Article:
First look: How cities will spend COVID rescue money
U.S. cities are planning to spend the money allotted to them under the American Rescue Plan — the COVID-19 stimulus package enacted in March — primarily on housing and local economic support, according to a new analysis.
Why it matters: The analysis — provided first to Axios by the Bloomberg Center for Public Innovation at Johns Hopkins University — gives a sense of the priorities that cities are setting as they figure out how to "build back better" locally.
Driving the news: Tuesday, we wrote about the brand new Bloomberg Center for Public Innovation, which will train current and future civic leaders and study best policy practices for cities.
Wednesday, the program released the first results from its ongoing study of how 20 midsize cities across the country are planning to use their funds from the American Rescue Plan, or ARP (not to be confused with the $1.2 trillion infrastructure plan that President Biden signed Monday).
- 16 of the 20 cities plan to allocate some ARP funds to address housing insecurity. These include "Safe Rest Villages” for homeless residents in Portland ($16 million) and help for veterans who are vulnerable to homelessness in Phoenix ($4.5 million).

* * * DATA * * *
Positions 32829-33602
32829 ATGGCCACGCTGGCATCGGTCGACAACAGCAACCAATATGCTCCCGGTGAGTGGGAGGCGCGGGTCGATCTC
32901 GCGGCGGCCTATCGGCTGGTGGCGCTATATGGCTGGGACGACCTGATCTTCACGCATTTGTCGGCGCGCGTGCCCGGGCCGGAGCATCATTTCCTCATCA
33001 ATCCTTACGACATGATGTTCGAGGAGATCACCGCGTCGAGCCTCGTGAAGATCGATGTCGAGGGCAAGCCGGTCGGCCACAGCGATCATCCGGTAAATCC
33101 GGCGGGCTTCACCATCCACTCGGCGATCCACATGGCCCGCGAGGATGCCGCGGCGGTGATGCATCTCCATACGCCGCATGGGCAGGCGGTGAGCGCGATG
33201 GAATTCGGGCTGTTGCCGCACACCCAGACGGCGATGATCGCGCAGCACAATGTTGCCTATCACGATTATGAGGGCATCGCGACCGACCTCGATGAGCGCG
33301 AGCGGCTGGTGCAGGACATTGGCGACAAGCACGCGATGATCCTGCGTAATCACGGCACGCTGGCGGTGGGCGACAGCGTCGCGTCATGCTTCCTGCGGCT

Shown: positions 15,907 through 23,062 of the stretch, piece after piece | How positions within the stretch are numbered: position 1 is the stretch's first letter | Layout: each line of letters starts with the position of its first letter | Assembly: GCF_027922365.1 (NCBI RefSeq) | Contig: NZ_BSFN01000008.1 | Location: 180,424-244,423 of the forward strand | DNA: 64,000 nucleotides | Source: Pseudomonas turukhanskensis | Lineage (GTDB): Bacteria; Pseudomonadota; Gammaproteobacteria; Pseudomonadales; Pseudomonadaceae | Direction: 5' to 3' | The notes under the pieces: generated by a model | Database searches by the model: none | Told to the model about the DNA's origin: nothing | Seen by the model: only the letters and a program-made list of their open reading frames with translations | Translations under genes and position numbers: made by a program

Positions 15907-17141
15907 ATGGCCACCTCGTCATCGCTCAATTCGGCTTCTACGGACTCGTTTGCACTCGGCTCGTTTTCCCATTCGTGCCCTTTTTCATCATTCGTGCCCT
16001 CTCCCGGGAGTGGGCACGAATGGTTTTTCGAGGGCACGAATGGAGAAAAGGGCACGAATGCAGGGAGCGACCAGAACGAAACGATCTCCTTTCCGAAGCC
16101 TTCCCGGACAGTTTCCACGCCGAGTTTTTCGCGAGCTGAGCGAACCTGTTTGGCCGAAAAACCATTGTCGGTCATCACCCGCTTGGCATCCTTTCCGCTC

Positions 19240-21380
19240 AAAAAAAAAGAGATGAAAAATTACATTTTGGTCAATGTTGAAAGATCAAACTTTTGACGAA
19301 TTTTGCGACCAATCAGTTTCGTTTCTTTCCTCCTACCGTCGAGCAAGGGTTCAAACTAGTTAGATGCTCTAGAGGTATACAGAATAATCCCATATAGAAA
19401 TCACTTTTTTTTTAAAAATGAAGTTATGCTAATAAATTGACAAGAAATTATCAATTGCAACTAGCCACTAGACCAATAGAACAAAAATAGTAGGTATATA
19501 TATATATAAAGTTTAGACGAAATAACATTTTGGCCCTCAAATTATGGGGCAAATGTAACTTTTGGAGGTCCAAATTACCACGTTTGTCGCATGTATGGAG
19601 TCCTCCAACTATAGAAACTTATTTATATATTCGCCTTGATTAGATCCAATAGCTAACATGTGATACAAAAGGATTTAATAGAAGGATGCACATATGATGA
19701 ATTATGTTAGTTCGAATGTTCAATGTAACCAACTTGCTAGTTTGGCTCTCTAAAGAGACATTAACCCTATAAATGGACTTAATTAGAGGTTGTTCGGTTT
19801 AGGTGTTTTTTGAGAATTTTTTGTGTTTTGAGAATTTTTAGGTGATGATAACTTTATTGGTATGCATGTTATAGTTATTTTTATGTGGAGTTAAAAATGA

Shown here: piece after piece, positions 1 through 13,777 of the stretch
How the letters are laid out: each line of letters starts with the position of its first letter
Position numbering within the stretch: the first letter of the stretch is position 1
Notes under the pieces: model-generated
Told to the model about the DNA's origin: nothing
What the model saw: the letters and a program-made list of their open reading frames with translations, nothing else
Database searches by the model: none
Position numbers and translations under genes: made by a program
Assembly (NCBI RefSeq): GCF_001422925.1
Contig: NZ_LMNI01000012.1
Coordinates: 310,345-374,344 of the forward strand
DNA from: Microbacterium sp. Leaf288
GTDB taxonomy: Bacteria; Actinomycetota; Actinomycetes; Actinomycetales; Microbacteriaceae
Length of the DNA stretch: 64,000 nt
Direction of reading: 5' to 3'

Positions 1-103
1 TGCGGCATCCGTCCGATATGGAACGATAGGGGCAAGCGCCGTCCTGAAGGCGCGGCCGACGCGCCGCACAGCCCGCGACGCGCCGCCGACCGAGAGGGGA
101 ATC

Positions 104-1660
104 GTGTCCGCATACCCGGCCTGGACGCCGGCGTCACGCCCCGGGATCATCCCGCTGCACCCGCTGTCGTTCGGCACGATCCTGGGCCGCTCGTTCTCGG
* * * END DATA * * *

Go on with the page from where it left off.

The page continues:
- 16 of 20 plan to funnel ARP funds directly to supporting local businesses.
- 13 of the 20 will use the money to expand community internet access.
- 9 of the 20 cities will put dollars toward addressing food inequity.
- 7 of 20 have allocated ARP funds to mental health support.
[The cities are: Alexandria, Virginia; Atlanta; Austin, Texas; Detroit; Hartford, Connecticut; Kansas City, Missouri; Little Rock, Arkansas; Madison, Wisconsin; Manchester, New Hampshire; Memphis, Tennessee; Minneapolis; Morgantown, West Virginia; Phoenix; Portland, Oregon; Sacramento, California; Seattle; Stockton, California; Syracuse, New York; Trenton, New Jersey; and Wichita, Kansas.]